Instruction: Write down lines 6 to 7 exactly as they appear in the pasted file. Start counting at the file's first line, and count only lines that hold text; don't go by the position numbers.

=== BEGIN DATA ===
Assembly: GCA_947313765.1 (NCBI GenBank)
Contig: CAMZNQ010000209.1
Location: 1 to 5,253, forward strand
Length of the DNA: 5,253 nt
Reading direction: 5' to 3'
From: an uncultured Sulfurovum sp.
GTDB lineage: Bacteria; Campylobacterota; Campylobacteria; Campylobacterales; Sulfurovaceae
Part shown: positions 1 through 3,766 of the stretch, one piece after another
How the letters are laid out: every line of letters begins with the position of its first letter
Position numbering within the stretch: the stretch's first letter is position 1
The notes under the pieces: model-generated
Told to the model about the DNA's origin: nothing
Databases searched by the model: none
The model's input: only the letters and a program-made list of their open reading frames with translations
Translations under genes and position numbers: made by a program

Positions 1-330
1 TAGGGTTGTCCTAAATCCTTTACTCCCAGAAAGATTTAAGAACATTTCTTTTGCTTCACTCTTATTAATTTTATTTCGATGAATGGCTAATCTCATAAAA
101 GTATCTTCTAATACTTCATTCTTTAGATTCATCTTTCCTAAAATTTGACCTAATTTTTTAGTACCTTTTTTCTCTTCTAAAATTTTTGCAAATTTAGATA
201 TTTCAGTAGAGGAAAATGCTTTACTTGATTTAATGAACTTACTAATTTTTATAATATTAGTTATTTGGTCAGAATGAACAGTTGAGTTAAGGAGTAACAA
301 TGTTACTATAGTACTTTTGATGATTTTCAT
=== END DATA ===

From: an uncultured Sulfurovum sp.
GTDB lineage: Bacteria; Campylobacterota; Campylobacteria; Campylobacterales; Sulfurovaceae